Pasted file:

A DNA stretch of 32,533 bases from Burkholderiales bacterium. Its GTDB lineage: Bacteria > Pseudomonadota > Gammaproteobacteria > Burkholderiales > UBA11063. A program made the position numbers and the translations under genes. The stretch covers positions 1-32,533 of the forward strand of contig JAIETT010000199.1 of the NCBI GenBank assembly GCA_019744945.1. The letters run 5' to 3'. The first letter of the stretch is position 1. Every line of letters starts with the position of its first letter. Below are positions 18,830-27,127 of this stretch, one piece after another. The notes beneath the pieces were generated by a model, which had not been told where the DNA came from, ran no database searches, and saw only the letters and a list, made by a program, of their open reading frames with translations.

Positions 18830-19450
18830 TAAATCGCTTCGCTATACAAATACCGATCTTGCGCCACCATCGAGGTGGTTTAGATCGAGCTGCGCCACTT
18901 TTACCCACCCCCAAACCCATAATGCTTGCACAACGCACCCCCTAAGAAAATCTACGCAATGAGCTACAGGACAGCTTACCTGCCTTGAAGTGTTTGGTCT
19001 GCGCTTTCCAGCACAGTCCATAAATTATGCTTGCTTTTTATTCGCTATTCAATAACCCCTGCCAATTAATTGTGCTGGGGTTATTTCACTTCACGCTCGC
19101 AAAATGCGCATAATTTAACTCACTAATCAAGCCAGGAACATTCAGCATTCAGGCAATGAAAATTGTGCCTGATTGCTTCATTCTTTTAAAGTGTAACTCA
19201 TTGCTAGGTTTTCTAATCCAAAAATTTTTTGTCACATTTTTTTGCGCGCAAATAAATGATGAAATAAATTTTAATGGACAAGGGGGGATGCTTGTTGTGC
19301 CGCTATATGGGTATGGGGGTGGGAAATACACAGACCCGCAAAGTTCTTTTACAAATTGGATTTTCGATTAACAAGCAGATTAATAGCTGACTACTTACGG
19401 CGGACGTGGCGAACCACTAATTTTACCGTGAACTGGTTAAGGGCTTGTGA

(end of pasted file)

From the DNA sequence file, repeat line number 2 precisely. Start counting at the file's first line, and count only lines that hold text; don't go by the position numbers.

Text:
Positions 18830-19450